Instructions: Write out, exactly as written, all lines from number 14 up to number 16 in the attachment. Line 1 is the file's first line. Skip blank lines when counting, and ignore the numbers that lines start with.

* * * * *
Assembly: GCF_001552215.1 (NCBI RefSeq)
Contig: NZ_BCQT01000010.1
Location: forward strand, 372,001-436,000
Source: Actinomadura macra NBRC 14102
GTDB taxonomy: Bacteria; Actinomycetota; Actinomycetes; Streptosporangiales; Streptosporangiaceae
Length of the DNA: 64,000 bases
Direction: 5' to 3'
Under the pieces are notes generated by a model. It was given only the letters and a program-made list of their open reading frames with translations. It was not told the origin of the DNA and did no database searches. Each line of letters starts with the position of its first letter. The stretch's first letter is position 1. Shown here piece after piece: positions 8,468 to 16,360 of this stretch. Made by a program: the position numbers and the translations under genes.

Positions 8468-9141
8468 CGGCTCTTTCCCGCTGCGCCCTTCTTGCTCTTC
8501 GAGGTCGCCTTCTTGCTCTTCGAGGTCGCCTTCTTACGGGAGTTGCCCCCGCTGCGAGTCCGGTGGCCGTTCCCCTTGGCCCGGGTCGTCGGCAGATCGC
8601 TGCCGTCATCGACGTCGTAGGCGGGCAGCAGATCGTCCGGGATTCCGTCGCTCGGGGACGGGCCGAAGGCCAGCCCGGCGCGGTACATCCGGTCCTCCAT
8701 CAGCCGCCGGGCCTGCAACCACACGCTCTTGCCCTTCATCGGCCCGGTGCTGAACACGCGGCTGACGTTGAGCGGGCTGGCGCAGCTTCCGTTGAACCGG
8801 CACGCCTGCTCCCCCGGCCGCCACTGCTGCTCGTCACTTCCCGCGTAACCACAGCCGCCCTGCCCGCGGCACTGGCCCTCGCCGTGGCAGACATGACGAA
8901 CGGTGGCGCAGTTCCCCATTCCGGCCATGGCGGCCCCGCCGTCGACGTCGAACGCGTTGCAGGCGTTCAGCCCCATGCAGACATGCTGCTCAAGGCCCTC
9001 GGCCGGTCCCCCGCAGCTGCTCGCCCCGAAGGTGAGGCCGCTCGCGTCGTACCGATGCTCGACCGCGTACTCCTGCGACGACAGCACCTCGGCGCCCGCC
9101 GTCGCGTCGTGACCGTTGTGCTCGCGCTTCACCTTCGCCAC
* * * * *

8801 CACGCCTGCTCCCCCGGCCGCCACTGCTGCTCGTCACTTCCCGCGTAACCACAGCCGCCCTGCCCGCGGCACTGGCCCTCGCCGTGGCAGACATGACGAA
8901 CGGTGGCGCAGTTCCCCATTCCGGCCATGGCGGCCCCGCCGTCGACGTCGAACGCGTTGCAGGCGTTCAGCCCCATGCAGACATGCTGCTCAAGGCCCTC
9001 GGCCGGTCCCCCGCAGCTGCTCGCCCCGAAGGTGAGGCCGCTCGCGTCGTACCGATGCTCGACCGCGTACTCCTGCGACGACAGCACCTCGGCGCCCGCC